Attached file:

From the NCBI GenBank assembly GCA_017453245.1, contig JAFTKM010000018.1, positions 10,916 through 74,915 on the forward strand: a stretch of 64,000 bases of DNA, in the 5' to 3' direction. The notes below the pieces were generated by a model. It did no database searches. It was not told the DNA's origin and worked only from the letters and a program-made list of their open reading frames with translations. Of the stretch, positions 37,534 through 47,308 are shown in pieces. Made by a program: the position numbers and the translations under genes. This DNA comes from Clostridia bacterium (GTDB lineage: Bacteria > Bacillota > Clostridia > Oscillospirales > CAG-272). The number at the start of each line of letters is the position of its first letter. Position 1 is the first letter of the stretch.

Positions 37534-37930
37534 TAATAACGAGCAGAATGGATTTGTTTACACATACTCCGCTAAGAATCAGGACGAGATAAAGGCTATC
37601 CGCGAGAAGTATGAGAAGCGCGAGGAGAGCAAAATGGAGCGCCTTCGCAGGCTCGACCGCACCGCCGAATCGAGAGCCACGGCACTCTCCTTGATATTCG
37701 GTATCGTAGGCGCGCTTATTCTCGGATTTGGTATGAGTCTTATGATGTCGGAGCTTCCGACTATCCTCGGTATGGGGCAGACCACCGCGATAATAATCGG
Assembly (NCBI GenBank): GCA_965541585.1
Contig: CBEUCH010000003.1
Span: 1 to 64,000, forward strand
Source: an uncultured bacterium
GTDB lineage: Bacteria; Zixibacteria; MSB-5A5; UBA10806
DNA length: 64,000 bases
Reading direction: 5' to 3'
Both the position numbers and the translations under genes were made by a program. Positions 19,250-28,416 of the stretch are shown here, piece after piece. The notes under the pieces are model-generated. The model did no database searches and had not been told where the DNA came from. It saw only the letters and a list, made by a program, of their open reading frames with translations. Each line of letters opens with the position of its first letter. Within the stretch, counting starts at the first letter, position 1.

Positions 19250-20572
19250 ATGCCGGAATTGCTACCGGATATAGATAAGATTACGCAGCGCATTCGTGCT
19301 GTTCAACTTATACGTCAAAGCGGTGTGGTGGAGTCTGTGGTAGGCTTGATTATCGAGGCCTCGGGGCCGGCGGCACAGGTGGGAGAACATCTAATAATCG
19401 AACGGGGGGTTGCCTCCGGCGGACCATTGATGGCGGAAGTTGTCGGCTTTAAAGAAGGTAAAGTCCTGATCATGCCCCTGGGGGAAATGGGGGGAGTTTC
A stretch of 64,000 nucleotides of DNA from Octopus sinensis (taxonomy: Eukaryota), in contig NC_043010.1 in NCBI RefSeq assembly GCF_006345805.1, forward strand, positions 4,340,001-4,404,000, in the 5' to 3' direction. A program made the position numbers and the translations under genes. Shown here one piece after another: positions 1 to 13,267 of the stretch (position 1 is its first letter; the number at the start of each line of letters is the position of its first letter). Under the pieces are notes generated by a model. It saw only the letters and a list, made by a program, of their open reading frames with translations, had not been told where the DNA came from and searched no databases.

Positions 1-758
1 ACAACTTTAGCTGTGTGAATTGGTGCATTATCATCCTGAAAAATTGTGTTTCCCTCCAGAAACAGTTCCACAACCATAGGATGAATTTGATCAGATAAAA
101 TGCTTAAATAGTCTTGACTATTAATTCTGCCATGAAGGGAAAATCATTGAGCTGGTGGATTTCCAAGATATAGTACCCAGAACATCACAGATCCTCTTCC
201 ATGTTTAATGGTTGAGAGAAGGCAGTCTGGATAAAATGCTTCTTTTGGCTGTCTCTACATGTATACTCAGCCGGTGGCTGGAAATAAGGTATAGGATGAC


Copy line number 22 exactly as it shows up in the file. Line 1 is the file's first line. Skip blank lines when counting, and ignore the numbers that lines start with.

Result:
201 ATGTTTAATGGTTGAGAGAAGGCAGTCTGGATAAAATGCTTCTTTTGGCTGTCTCTACATGTATACTCAGCCGGTGGCTGGAAATAAGGTATAGGATGAC